Upon arrival in the vicinity of Sedan on 31 August, MacMahon deployed Douay's 7th Corps to the north-west on the crest between the Calvaire and Floing. Auguste-Alexandre Ducrot's 1st Corps faced east; the recently-arrived General Emmanuel Félix de Wimpffen took over command of 5th Corps from Pierre Louis Charles de Failly, the unit having been routed at Beaumont. 5th Corps was placed in reserve in the centre. Moltke divided his forces into three groups: one to detain the French where they were, another to race forward and catch them if they retreated, a third to hold the river bank; the Saxon XII Corps crossed the Meuse with the Prussian Guards on their right. The I Royal Bavarian Corps under General Baron von der Tann moved up to Bazeilles and the Bavarian engineers threw up two pontoon bridges across the Meuse to secure their way across; the Prussian V and XI Corps completed the encirclement of the French army to the north-west by 0900 on 1 September. The battle opened with the Army of Châlons, with 202 infantry battalions, 80 cavalry squadrons and 564 guns, attacking the surrounding Prussian Third and Fourth Armies, which totaled 222 infantry battalions, 186 cavalry squadrons, 774 guns.
Napoleon had ordered MacMahon to break out of the encirclement, the only point where that seemed possible was La Moncelle, whose flank was protected by a fortified town. The Prussians picked La Moncelle as one point where they would mount a breakthrough. Prince George of Saxony and the Prussian XI Corps was assigned to the task, General Baron von der Tann were ordered to attack Bazeilles on the right flank; this was the opening engagement, as the French 1st Corps had barricaded the streets, enlisted the aid of the population. Von der Tann sent a brigade across pontoon bridges at 0400 hours in the early morning mist, the Bavarians rushing the village and capturing it through surprise; the French Marines of the 1st Corps fought back from stone houses and the Bavarian artillery shelled the buildings into blazing rubble. The combat drew new forces, as French brigades from the 1st, 5th, 12th Corps arrived. At 0800 the Prussian 8th Infantry Division arrived, von der Tann decided it was time for a decisive attack.
He had not been able to bring artillery to bear from long range, so he committed his last brigade to storm the town, supported by artillery from the other side of the Meuse. His art
Siege of Belfort
The Siege of Belfort was a 103-day military assault and blockade of the city of Belfort, France by Prussian forces during the Franco-Prussian War. The French garrison held out until the January 1871 armistice between France and the German Empire obligated French forces to abandon the stronghold in February 1871. Belfort is located in a gap between the mountainous southern Vosges and the Jura Massif, strategically positioned as the gateway between Alsace and central France. At the beginning of the war, the French Army of the Rhine was routed in northern Alsace; the fall of Strasbourg on 28 September 1870 allowed the German army under August von Werder to move south against Belfort. Upon hearing of the approaching German army, Pierre Philippe Denfert-Rochereau, commander of Belfort, began constructing fortifications around the city, expanding those built by Vauban. Werder's forces invested the city on 3 November; the intransigent resistance by the French forces stopped the Germans from completing an effective encirclement of the city.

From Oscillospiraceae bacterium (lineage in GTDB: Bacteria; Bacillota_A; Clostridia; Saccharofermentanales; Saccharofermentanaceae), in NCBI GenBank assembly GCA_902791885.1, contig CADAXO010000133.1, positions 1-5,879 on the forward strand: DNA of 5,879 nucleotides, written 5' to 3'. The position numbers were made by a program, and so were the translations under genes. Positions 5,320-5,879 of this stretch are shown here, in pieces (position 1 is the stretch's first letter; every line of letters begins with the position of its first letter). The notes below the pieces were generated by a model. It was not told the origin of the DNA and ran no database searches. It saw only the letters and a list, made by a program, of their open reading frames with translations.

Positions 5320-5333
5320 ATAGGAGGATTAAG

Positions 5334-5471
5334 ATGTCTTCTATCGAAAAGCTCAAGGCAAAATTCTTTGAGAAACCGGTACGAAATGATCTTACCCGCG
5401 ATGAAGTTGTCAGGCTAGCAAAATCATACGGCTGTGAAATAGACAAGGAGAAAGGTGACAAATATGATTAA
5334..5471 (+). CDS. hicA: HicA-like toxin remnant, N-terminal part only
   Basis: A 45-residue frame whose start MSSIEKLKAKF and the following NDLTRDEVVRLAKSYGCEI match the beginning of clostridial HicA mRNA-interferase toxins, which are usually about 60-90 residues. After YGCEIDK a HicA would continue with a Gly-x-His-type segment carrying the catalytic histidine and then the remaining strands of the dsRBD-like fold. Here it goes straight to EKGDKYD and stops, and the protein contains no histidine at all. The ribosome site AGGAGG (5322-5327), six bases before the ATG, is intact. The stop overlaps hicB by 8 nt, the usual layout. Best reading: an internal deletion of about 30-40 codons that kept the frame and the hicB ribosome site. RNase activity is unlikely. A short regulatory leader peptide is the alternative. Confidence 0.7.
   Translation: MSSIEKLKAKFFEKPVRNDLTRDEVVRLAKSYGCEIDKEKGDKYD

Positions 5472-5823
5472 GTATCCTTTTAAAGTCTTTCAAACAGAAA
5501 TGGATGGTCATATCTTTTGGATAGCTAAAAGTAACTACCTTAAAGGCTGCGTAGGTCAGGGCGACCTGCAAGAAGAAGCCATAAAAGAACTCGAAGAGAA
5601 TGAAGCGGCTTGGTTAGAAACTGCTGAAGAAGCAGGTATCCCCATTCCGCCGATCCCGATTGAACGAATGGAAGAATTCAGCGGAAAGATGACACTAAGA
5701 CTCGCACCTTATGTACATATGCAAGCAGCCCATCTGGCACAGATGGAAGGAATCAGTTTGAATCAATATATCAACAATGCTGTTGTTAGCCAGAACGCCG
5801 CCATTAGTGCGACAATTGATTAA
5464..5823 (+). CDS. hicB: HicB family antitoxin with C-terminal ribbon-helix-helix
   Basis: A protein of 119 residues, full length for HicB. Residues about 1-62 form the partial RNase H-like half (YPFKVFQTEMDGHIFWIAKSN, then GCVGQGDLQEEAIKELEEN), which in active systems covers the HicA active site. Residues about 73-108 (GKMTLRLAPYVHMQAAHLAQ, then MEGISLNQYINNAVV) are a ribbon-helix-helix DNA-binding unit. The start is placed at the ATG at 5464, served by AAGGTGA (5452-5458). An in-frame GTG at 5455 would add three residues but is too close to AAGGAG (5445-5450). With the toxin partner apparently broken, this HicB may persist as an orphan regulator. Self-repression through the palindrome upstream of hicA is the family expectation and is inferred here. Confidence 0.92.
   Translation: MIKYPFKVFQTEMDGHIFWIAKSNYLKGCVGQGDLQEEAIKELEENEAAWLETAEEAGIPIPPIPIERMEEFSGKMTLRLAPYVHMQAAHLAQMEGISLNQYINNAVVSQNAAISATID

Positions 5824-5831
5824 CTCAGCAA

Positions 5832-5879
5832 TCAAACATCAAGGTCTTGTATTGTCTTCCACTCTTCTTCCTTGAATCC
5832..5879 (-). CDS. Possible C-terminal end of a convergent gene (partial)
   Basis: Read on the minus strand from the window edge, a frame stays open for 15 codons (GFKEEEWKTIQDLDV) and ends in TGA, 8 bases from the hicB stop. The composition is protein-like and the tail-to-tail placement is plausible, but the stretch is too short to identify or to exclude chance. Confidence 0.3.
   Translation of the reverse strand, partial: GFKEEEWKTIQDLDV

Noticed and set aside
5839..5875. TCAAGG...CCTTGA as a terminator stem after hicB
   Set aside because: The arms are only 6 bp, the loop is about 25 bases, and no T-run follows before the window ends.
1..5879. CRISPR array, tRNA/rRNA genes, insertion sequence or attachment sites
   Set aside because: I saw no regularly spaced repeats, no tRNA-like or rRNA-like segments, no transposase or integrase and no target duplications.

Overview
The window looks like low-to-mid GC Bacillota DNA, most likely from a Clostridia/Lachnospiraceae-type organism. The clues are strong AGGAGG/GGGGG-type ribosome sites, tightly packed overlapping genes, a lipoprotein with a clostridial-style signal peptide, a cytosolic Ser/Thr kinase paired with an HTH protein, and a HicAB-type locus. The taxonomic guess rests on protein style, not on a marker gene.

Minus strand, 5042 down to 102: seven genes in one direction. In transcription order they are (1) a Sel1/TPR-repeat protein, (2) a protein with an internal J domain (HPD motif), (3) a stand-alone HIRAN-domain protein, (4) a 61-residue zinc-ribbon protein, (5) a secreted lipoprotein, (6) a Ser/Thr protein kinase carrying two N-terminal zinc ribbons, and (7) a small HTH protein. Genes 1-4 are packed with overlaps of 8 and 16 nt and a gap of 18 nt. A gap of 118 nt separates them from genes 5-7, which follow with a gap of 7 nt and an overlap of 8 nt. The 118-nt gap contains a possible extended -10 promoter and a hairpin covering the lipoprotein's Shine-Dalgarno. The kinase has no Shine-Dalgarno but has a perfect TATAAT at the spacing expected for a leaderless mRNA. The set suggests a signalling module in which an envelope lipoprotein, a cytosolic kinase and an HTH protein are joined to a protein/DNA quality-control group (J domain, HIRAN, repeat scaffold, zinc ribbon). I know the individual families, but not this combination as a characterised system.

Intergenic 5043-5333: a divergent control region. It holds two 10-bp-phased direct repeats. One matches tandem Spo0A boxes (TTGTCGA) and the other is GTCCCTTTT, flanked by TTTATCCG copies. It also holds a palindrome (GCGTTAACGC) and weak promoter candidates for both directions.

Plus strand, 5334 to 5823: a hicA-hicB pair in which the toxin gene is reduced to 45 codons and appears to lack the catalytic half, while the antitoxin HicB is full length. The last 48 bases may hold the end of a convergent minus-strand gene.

General Charles Denis Bourbaki assembled an army intending to relieve Belfort. On 15 January 1871 Bourbaki attacked Werder along the Lisaine River. German forces grew impatient with the length of the siege and on 27 January 1871, General von Tresckow launched an attack on the city, repulsed and the siege operations resumed. On 15 February an armistice was signed between Germany. Louis Adolphe Thiers, president of the Government of National Defense sent an urgent message to Denfert-Rochereau ordering him to surrender the fortress. On 18 February the Belfort garrison marched out of the city with their weapons and honor. In recognition of the French defense of Belfort, under the terms of the Treaty of Frankfurt, the city and its surrounding area were not handed over to Germany, unlike the remainder of Alsace. Fortified region of Belfort Howard, Michael The Franco Prussian War ISBN 0-415-26671-8
Kingdom of Saxony
The Kingdom of Saxony, lasting between 1806 and 1918, was an independent member of a number of historical confederacies in Napoleonic through post-Napoleonic Germany. The kingdom was formed from the Electorate of Saxony. From 1871 it was part of the German Empire, it became a Free state in the era of Weimar Republic in 1918 after the end of World War I and the abdication of King Frederick Augustus III of Saxony. Its capital was the city of Dresden, its modern successor state is the Free State of Saxony. Before 1806, Saxony was part of the Holy Roman Empire, a thousand-year-old entity that had become decentralised over the centuries; the rulers of the Electorate of Saxony of the House of Wettin had held the title of elector for several centuries. When the Holy Roman Empire was dissolved in August 1806 following the defeat of Emperor Francis II by Napoleon at the Battle of Austerlitz, the electorate was raised to the status of an independent kingdom with the support of the First French Empire the dominant power in Central Europe.